Basing Gopher Prairie on his hometown of Sauk Centre, Minnesota, Lewis himself had a love-hate relationship with his community. Although he hated the narrow- mindedness and conservatism of the people, he knew and loved his hometown and found that he could not escape it completely. Similarly, when Carol attempts to leave Gopher Prairie later in the novel, she finds that she too cannot completely escape it mentally or physically.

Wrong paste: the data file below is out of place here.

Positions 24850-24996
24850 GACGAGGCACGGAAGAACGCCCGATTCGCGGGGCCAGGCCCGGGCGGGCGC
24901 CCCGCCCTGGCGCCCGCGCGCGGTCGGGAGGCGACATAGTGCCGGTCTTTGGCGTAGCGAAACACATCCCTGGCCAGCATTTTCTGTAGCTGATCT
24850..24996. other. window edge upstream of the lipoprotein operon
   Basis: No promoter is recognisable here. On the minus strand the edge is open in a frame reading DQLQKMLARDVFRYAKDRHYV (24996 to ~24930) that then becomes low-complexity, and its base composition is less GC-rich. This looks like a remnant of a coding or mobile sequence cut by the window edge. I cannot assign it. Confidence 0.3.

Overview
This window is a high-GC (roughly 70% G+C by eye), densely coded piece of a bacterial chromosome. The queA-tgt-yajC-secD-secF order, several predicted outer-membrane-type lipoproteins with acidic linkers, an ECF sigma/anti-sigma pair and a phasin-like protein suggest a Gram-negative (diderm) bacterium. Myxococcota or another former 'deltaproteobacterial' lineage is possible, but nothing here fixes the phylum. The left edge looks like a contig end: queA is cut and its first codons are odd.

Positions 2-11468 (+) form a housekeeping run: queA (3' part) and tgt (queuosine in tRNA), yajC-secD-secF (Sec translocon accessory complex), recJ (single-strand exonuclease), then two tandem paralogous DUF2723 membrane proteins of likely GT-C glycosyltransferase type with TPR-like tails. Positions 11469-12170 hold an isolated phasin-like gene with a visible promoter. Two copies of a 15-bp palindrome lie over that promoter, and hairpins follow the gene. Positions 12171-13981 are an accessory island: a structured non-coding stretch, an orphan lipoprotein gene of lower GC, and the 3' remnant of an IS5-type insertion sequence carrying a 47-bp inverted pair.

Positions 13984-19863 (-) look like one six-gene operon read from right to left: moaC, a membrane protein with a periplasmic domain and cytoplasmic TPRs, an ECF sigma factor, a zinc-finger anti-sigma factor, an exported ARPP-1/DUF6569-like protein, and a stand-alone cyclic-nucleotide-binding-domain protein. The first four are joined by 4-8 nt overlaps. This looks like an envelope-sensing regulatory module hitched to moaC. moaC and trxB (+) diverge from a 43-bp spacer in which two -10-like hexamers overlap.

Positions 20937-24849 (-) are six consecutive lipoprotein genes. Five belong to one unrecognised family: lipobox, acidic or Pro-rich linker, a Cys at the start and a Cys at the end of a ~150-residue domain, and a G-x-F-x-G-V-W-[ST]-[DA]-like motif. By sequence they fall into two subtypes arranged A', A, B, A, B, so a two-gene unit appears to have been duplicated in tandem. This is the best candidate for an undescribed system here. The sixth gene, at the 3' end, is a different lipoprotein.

Lewis narrates Chapter 20 humorously, portraying Uncle Whittier and Aunt Bessie as simple-minded busybodies who constantly irritate Carol with their questions and opinions. When Carol pretends to have a headache, they fuss about her, asking her how she feels every five minutes rather than leaving her alone in peace and quiet. Throughout the novel, Lewis paints these humorous portraits in order to make fun of and criticize certain types of people. His minor characters often appear as caricatures because he concentrates on only a few of their outward mannerisms instead of revealing their inner thoughts and feelings. Lewis's satire adds humor to the novel and counterbalances the mood of tension and hostility between Carol and the townspeople.